The information within this theme was compiled through studies that were done through physical examination and questionnaires. The articles used had information pertaining to loss of self identity due to retirement from sport and post career depression. The strength of the studies used in this theme were that they had large sample sizes and used very in depth questionnaires. The limitations of these studies were that they were all self reports and did not do a psychological examination.
- Weigand, S., Cohen, J., & Merenstein, D. (2013). Susceptibility for Depression in Current and Retired Student Athletes. Sports Health: A Multidisciplinary Approach, 5(3), 263–266. Retrieved from https://search-ebscohost-com.unr.idm.oclc.org/login.aspx?direct=true&db=sph&AN=87294989&site=ehost-live&scope=site
- Lavallee, D., & Wylleman, P. (2000). Career transitions in sport: international perspectives. Morgantown, W.Va.; : Fitness Information Technology. Retrieved from https://search-ebscohost-com.unr.idm.oclc.org/login.aspx?direct=true&db=sph&AN=SPHS-798116&site=ehost-live&scope=site
- Sanders, G., & Stevinson, C. (2017). Associations between retirement reasons, chronic pain, athletic identity, and depressive symptoms among former professional footballers. European Journal of Sport Science, 17(10), 1311–1318. Retrieved from https://search-ebscohost-com.unr.idm.oclc.org/login.aspx?direct=true&db=sph&AN=125880828&site=ehost-live&scope=site
- van Ramele, S., Aoki, H., Kerkhoffs, G. M. M. J., & Gouttebarge, V. (2017). Mental health in retired professional football players: 12-month incidence, adverse life events and support. Psychology of Sport & Exercise, 28, 85–90. Retrieved from https://search-ebscohost-com.unr.idm.oclc.org/login.aspx?direct=true&db=sph&AN=119584188&site=ehost-live&scope=site
- Kujala, U.M., Orava, S., Parkkari, J. et al. Sports Med (2003) 33: 869. https://doi.org/10.2165/00007256-200333120-00001
- Gouttebarge,V., Aoki, H.,Lambert, M., Stewart, W., & Kerkhoffs, G. (2017) A history of concussions is associated with symptoms of common mental disorders in former male professional athletes across a range of sports, The Physician and Sportsmedicine, 45:4, 443-449, DOI: 10.1080/00913847.2017.1376572
- Rice, S.M., Parker, A.G., Rosenbaum, S. et al. Sports Med (2018) 48: 447. https://doi.org/10.1007/s40279-017-0810-3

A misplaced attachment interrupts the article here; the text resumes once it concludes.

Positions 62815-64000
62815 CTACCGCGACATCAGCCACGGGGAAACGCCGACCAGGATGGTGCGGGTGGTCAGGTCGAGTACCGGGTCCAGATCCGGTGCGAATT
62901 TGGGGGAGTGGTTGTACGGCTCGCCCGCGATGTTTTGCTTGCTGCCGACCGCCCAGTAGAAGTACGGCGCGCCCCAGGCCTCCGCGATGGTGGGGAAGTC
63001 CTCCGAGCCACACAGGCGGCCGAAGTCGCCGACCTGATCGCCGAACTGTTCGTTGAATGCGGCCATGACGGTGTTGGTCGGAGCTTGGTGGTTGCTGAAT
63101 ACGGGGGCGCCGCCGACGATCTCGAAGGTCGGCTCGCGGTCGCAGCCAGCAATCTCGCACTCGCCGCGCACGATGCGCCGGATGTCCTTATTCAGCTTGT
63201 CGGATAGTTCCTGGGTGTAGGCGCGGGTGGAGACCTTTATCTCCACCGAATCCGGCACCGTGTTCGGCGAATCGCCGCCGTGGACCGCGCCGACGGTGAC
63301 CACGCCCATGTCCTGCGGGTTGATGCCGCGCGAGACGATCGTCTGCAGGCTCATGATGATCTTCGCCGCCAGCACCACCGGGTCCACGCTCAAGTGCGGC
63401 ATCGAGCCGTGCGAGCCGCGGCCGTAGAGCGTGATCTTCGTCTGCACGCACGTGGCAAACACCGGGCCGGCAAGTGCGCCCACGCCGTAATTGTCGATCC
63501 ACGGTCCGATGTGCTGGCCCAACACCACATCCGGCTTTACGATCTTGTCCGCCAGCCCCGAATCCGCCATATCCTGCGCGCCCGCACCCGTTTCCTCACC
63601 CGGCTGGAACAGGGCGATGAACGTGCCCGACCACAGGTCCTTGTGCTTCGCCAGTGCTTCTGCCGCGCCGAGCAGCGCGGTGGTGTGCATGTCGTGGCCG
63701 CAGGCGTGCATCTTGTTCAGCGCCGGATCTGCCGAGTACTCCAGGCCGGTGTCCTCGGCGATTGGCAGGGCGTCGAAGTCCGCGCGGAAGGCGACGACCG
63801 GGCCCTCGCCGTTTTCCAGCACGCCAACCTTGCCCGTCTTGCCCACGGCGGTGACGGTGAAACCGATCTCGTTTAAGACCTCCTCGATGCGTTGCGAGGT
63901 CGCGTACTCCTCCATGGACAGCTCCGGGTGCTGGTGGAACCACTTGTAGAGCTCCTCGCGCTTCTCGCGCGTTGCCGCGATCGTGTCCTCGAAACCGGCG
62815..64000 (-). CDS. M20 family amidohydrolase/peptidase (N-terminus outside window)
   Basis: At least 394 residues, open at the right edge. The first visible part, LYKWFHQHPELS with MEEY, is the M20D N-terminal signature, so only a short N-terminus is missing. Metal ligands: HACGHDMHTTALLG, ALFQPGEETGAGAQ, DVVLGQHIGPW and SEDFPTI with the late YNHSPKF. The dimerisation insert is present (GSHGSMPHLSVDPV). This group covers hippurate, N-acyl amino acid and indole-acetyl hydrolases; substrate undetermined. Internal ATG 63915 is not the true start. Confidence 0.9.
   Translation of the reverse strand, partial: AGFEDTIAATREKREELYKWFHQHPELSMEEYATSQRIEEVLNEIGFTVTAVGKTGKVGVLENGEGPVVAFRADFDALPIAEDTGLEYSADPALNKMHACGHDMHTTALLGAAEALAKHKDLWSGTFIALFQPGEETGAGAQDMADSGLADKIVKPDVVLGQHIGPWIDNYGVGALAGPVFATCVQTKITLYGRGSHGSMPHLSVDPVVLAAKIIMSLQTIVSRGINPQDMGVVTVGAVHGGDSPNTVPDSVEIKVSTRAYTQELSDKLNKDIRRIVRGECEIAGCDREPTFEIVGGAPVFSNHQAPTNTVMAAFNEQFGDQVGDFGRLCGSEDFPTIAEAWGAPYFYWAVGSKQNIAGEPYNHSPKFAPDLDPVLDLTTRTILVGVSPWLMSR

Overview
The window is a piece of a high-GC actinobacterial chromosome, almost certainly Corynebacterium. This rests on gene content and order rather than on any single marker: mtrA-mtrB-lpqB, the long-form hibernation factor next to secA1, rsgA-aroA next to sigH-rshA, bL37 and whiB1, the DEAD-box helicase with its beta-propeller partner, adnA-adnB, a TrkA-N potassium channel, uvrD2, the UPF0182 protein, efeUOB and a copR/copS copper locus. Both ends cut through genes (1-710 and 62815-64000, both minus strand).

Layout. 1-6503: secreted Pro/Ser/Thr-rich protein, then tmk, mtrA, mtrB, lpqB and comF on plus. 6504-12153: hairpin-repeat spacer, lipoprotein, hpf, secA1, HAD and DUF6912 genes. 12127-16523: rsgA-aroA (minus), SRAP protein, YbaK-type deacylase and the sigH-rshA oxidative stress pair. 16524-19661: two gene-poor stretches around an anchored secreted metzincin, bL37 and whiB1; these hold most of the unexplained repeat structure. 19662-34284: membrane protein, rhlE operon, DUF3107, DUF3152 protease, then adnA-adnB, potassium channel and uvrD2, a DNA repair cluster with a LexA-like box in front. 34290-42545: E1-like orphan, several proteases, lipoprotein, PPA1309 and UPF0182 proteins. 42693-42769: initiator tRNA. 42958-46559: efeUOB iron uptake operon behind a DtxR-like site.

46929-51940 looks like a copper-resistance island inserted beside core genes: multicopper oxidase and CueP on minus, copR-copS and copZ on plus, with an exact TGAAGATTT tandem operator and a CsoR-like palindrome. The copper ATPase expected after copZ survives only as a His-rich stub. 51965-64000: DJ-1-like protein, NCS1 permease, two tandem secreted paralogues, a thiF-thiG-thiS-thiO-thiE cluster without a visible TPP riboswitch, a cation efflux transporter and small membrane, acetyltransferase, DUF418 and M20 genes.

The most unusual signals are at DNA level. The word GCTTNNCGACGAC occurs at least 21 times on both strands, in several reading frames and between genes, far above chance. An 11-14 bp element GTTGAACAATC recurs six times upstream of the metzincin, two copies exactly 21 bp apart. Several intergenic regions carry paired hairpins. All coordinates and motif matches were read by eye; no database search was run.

- Woods, R. F. (2017, November 9). Coping With Identity Loss: An Athlete’s Life After Sport. Retrieved from https://blogs.psychcentral.com/cultivating-contentment/2017/11/coping-with-identity-loss-an-athletes-life-after-sport/.
- Lavallee , D., Gordon, S., & Grove, J.R. (1997) Retirement from sport and the loss of athletic identity, Journal of Personal & Interpersonal Loss, 2:2, 129-147, DOI: 10.1080/10811449708414411
- Rice, S.M., Parker, A.G., Rosenbaum, S. et al. Sports Med (2018) 48: 447. https://doi.org/10.1007/s40279-017-0810-3
- Roberts, A. L., Pascual-Leone, A., Speizer, F. E., Zafonte, R. D., Baggish, A. L., Taylor, H., … Weisskopf, M. G. (2019). Exposure to American Football and Neuropsychiatric Health in Former National Football League Players: Findings From the Football Players Health Study. The American Journal of Sports Medicine, 47(12), 2871–2880. https://doi.org/10.1177/0363546519868989
- Maffulli, N. Longo, U.G., Gougoulias, N., Loppini, M., Denaro, V. (2010)Long-term health outcomes of youth sports injuries, British Journal of Sports Medicine 2;44:21-25. Retrieved from http://dx.doi.org/10.1136/bjsm.2009.069526
- Dekker, R., Groothoff, J. W., Van Der Sluis, C. K., Eisma, W. H., & Ten Duis, H. J. (2003). Long-term disabilities and handicaps following sports injuries: outcome after outpatient treatment. Disability & Rehabilitation, 25(20), 1153. Retrieved from https://search.ebscohost.com/login.aspx?direct=true&db=sph&AN=11093636&site=ehost-live&scope=site
- Wolanin A, Gross M, Hong E. Curr Sports Med Rep. 2015 Jan;14(1):56-60. doi: 10.1249/JSR.0000000000000123.
- Prinz B, Dvořák J, Junge A. BMJ Open Sport Exerc Med. 2016 May 31;2(1):e000124. eCollection 2016.